A compound that is notorious as a popular drug of abuse at raves might someday be prescribed to help people with post traumatic stress disorder (PTSD). Serious PTSD is not limited to war veterans. Survivors of accidents or domestic violence may also find that seemingly minor sensory triggers (sights, sounds, smells) can send them into a paralyzing re-experience of the traumatic event.

Treating PTSD:

PTSD has not been easy to treat. Medications are often ineffective in preventing the dysfunctional reactions that might have been appropriate for the original life-threatening event but are out of place in a person’s current life. There are a number of nondrug approaches that can be helpful, including yoga. (You may be interested in an interview we did a few years ago on this topic with Dr. Bessel van der Kolk of Boston University.)

In the past few years, however, preliminary research has identified a compound that appears to be very promising in alleviating symptoms of PTSD (Mithoefer et al, Journal of Psychopharmacology, Jan. 2013; Oehen et al, Journal of Psychopharmacology, Jan. 2013; Yazar-Klosinski & Mithoefer, Clinical Pharmacology and Therapeutics, Feb. 2017).The agent is MDMA (3,4-methylenedioxymethamphetamine), also known as ecstasy or molly.

Perhaps surprisingly, the FDA has designated this potential medication as a breakthrough therapy for PTSD. This clears the way for phase 3 trials to see how well the drugs may work for people who are overwhelmed by memories of a traumatic event.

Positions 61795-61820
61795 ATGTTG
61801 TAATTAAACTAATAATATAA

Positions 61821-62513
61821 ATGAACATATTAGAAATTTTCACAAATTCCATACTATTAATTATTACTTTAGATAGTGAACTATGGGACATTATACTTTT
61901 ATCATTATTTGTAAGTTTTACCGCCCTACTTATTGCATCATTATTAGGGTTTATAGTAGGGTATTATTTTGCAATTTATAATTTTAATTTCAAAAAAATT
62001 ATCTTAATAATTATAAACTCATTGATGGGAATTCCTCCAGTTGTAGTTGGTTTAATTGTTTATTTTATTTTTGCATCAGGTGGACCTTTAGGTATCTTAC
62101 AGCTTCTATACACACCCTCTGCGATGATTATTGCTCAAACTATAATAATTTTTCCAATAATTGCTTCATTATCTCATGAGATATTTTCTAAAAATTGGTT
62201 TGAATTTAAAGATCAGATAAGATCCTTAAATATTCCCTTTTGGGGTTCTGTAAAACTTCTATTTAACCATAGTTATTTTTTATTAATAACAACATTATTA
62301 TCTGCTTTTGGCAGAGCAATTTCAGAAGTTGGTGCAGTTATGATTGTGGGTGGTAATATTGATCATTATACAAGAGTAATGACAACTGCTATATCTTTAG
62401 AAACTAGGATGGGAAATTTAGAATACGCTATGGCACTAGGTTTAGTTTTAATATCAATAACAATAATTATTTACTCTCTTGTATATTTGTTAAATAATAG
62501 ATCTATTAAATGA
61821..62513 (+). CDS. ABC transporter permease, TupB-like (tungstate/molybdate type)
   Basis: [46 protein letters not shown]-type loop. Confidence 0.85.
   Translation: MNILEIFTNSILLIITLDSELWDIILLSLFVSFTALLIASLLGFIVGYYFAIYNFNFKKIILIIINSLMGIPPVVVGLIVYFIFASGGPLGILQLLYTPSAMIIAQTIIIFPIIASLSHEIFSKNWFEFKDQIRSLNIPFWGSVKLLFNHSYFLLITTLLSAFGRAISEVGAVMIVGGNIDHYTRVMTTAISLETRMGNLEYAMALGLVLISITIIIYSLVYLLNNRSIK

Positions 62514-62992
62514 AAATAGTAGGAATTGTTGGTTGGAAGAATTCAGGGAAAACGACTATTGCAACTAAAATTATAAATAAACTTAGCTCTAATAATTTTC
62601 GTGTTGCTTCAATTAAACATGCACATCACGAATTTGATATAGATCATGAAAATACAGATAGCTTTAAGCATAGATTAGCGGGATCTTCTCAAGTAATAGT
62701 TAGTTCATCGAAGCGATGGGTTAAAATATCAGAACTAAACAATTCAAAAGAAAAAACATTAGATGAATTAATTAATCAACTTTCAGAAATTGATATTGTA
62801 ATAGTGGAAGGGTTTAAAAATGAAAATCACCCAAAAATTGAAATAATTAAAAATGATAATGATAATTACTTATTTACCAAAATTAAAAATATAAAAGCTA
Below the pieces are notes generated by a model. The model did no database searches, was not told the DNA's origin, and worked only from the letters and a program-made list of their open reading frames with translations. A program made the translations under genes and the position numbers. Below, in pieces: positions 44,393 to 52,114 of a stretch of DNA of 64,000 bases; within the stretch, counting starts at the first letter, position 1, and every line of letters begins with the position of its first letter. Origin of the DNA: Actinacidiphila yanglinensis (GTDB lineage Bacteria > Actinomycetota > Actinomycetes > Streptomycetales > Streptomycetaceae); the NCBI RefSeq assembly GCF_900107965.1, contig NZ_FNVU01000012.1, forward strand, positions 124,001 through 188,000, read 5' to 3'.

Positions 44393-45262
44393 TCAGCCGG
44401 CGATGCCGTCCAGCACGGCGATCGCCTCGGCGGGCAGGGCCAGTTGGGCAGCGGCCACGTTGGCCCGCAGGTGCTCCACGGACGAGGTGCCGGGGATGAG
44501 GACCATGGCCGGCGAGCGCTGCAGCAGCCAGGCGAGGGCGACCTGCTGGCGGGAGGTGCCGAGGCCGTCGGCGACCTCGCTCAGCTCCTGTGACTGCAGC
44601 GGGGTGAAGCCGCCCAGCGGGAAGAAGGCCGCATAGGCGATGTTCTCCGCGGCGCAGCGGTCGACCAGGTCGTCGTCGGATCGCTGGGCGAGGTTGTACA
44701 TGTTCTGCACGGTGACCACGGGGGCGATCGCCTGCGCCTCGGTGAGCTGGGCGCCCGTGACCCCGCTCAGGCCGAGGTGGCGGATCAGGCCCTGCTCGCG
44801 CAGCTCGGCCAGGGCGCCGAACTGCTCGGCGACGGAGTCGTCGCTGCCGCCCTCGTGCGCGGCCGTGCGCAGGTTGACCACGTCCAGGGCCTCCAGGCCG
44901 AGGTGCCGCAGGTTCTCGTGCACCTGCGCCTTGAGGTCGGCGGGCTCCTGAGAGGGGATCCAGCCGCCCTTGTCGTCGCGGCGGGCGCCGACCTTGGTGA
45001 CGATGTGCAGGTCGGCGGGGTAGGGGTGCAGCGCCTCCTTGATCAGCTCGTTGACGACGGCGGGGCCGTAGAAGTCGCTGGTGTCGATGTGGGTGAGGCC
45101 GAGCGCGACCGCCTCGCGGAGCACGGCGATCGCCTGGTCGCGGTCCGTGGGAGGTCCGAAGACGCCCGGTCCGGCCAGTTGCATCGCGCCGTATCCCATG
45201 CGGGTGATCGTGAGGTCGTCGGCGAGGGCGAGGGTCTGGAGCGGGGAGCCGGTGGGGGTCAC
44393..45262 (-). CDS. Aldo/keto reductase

Who Is Backing These Trials?

Even more unusual, the phase 3 trials will not be funded by a drug company planning to market MDMA as a new therapeutic compound. Instead, two studies have been designed by a nonprofit organization, Multidisciplinary Association for Psychedelic Studies (MAPS). With the official FDA designation, the organization is now raising funds for trials to start in 2018). The “breakthrough therapy” designation means that the FDA will streamline its requirements to help reach definitive answers on how well this compound works.

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  1. Christine Coughlin

    Just wondering how a drug that makes you really talkative and thirsty is supposed to help PTSD.

  2. T.
    Buffalo NY

    I think this is an interesting theory, but unfortunately for those with substance use disorder associated with PTSD it cannot be utilized.

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